John Lingren, a visitor from Idaho Falls, recalled, “The scene . . . [was] beyond the power of language to describe. . . . The eyes of thousands were moistened with tears in the fullness of their joy. The ground seemed to tremble with the volume of the sound which sent forth its echoes to the surrounding hills.” Another eyewitness wrote, “Everyone shouted as loud as they possibly could waving their handkerchiefs, the effect was indescribable.”

A year later, on April 6, 1893, the Church held the first of the formal dedication services. “When the great song, ‘The Spirit of God like a Fire Is Burning’ was sung by the united audience,” well-known Utah photographer and Tabernacle Choir member Charles R. Savage wrote, “a different feeling thrilled through me from any one I have ever experienced. The hosanna shout was something long to be remembered and one I never expect to hear again during my life.”

The service included the dedicatory prayer offered by President Woodruff, talks by the First Presidency, and the rendering of the awe-inspiring sacred Hosanna Shout with “the entire audience standing upon their feet and waving white handkerchiefs in concert,” Francis Hammond wrote. For Brother Hammond, “it seemed the heavenly host had come down to mingle with us.” Emmeline B. Wells noted: “This shout of Hosanna thrilled the hearts of the vast multitude, and echoed grandly through the magnificent building; so exultant and enraptured were the saints in their rejoicing that their faces beamed with gladness, and the whole place seemed glorified and sanctified in recognition of the consecration made on that momentous and never-to-be forgotten occasion.”

L. John Nuttal wrote that the shout was “rendered with a hearty good will, my heart and soul were so full of the spirit of the Lord, that I could scarcely contain myself.” At the conclusion of the soul-stirring shout, the choir immediately began singing a specially composed hymn. Choir member Thomas Griggs wrote, “Choir sang Brother Evan Stephen’s ‘Hosannah Chorus,’ the congregation joining in the latter part with the ‘Spirit of God Like a Fire Is Burning.’”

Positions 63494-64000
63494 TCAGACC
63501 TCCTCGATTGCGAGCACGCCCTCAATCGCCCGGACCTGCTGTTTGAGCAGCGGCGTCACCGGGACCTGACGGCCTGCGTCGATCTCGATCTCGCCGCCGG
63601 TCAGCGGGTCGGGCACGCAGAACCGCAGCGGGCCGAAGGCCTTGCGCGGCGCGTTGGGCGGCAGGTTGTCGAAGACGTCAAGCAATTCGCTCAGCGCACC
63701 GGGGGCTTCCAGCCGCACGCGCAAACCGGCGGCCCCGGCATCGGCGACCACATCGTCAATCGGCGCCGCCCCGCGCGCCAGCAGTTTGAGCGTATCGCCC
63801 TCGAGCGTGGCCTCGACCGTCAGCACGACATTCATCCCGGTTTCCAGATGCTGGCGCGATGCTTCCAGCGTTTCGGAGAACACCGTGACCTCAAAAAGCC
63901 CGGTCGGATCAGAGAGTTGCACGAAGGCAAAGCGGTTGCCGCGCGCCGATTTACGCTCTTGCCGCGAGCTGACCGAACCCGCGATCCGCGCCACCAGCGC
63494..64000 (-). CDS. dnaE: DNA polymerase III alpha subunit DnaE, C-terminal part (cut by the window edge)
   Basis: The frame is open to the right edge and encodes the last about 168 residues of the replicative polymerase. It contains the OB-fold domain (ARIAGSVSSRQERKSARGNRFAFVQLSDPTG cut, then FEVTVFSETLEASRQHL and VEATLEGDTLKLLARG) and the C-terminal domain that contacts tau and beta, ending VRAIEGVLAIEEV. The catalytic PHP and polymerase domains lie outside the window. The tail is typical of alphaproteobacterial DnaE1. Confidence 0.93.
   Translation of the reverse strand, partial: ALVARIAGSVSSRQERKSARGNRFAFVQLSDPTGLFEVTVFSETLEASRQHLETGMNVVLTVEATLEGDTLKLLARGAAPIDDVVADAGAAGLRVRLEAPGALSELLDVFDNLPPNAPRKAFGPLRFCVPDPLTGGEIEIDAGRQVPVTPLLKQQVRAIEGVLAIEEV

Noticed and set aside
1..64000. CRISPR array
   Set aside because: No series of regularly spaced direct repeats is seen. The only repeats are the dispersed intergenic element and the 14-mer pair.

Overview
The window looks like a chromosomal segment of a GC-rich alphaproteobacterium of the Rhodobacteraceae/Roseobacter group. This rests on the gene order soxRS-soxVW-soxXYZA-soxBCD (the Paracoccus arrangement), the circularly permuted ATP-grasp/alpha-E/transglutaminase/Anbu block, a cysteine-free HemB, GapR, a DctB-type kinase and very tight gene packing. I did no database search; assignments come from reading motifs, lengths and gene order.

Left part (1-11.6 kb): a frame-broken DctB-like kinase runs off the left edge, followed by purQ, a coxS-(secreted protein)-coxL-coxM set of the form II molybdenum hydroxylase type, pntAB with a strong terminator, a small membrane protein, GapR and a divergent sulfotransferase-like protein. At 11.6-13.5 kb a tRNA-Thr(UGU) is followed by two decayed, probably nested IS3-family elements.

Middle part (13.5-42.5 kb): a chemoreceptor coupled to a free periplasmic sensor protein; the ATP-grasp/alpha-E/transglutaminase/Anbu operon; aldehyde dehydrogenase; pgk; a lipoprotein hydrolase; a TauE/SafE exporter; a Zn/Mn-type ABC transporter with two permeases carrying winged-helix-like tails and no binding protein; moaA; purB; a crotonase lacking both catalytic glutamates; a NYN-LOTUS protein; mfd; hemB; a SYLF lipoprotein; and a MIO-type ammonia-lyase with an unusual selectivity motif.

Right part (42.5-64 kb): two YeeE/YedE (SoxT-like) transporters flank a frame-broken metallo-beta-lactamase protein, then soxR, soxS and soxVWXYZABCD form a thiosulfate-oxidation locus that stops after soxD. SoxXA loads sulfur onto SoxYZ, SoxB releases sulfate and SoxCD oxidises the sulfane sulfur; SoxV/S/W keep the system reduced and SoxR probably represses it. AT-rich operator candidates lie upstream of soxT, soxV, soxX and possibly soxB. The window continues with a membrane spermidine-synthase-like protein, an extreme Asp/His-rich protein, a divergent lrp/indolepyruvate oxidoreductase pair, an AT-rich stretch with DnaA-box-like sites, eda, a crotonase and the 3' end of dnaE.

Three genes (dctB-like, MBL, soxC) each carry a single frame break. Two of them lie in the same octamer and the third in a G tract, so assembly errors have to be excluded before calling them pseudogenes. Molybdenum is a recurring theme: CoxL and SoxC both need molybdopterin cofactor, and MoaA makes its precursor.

We’ll sing and we’ll shout with the armies of heaven,

Hosanna, hosanna to God and the Lamb!

Let glory to them in the highest be given,

Henceforth and forever, Amen and amen!

The combined effect of some twenty-five hundred people standing together in the upper assembly room of the temple, all joining together in the sacred shout and singing the dedication hymn, was overpowering. Many participants wept uncontrollably; others could not finish the hymn as they were so overcome by the spirit of the occasion.

James Bunting said, “It would be in vain for me to attempt a description of the interior of the Temple or to describe the heavenly feeling that pervaded all the exercises.” One account simply stated, “Each must see and hear and feel for himself.”

President Woodruff later told a congregation of Saints that “the Heavenly Host were in attendance at the [first] dedication [service] . . . and if the eyes of the congregation could be opened they would [have] seen Joseph and Hyrum [Smith], Brigham Young, John Taylor and all the good men who had lived in this dispensation assembled with us, as also Esaias, Jeremiah, and all the Holy Prophets and Apostles who had prophesied of the latter day work.” President Woodruff continued, “They were rejoicing with us in this building which had been accepted of the Lord and [when] the [Hosanna] shout had reached the throne of the Almighty,” they too had joined in the joyous shout.

As new temples are built, more and more Latter-day Saints will be in a position to participate in a temple dedication service, allowing them to shout praise to the Lord!